The EU plans to reduce Russian gas supplies by two thirds by the end of the year. At the same time, the EU is requiring its member states by law to fill their gas storage facilities to at least 80 percent by November. Calculations by the Jülich Research Centre now show that it will not be possible to achieve both goals without restricting supplies.
EU targets not achievable without industry shutdown
At the end of March, German gas storage facilities were only 26.5 percent full. The levels were thus considerably below the normal value for this time of year. Even at the beginning of May, they were still a good 10 percent below the long-term average. Reducing natural gas imports from Russia by two-thirds and continuing to fill the storage facilities until winter as planned is not possible. At least that’s what researchers from the Jülich Research Centre say. According to their report, this would only be possible if Europe’s industry completely abandoned gas for several weeks. According to their calculation model, industry in Europe would have to save more than 300 terawatt hours of natural gas this year in order to achieve both EU targets. This corresponds to 30 million cubic metres or one third of total European annual consumption.
According to the calculations, in order to meet both targets, gas would have to be cut off for a good three months at all steelworks, chemical plants and cement works, as well as at all gas-fired power plants throughout the country. Only in this way would it be possible to achieve the interim goal of filling the gas storage facilities to 63 percent by 1 August.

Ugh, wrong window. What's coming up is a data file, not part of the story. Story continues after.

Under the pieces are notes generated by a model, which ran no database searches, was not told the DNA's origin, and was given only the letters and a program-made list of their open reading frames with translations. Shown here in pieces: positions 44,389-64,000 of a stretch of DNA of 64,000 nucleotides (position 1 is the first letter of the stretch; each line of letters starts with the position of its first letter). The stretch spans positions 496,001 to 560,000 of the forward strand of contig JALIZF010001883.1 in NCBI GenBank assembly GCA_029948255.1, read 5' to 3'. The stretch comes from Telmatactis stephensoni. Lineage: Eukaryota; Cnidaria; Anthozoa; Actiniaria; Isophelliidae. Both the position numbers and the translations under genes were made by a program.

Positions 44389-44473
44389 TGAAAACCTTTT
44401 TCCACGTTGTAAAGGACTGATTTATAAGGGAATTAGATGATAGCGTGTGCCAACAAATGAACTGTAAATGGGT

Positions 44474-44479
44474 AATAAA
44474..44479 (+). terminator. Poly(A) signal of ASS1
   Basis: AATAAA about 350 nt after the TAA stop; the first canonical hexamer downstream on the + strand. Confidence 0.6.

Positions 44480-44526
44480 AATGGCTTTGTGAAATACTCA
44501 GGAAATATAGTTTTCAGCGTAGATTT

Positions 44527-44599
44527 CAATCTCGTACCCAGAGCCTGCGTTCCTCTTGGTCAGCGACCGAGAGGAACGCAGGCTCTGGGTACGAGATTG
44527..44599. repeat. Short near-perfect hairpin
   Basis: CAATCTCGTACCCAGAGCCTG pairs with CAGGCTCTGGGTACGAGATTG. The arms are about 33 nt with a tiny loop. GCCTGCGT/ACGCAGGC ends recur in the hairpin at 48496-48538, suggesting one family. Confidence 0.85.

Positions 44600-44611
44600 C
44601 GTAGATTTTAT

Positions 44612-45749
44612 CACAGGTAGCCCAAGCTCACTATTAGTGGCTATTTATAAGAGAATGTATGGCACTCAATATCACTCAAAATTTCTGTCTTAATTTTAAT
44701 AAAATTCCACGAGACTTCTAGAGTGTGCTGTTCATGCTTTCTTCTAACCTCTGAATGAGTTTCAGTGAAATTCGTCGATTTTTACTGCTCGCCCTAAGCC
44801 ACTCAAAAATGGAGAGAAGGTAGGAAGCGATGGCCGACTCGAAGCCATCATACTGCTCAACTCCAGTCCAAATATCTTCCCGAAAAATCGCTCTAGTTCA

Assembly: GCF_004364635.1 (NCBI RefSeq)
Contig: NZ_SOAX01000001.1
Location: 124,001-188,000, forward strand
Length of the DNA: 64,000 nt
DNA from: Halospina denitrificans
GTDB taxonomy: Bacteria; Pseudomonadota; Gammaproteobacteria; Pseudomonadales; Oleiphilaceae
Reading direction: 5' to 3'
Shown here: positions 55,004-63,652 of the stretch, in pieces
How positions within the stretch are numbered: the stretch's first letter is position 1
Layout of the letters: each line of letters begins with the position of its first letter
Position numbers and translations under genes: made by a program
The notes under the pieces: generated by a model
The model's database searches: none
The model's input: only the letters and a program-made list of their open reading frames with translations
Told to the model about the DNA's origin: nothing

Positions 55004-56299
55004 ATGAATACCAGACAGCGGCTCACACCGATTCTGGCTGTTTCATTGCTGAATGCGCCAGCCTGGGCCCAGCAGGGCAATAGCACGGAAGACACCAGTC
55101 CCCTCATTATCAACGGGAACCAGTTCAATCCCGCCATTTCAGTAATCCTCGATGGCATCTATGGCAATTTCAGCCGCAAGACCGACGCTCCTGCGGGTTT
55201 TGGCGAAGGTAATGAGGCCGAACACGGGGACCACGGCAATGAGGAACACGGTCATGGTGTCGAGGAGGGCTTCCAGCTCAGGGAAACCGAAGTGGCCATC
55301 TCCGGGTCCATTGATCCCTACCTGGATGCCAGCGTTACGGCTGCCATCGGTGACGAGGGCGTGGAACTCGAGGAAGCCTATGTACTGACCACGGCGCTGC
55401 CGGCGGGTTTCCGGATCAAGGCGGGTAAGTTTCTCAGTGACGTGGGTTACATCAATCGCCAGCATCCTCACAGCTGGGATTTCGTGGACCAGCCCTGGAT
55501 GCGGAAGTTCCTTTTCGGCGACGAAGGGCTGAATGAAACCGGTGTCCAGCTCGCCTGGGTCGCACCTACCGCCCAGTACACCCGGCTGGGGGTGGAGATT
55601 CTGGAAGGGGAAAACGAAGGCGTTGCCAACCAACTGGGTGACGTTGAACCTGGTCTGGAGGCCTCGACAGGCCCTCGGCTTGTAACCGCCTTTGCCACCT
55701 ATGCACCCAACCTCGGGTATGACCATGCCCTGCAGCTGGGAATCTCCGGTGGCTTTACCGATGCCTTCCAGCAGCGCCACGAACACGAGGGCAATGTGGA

Targets for gas storage levels not achievable if Russian gas supplies are reduced
In order to reach the final target of 80 percent of the filling level on 1 November, however, further industrial plants would have to be shut down as early as 1 October. The entire calculations of the research institute were also carried out under the most optimistic assumption, with imports of liquefied petroleum gas and substitute deliveries from other countries. Jochen Linßen, professor at the Jülich Research Centre, said: “If the storage facilities are to be filled according to the planned specifications and at the same time the supplies from Russia are to be cut so severely, this will only be possible with significant restrictions for industry and the power plants.
Does the emergency plan of the Ministry of Economy overturn
The emergency gas plan from the Ministry of Economics provides for priority supply to private households and social institutions such as hospitals. This means that corresponding savings are only possible for businesses. However, the first business representatives are already calling for this to be reversed or for private households to be put on an equal footing with industry.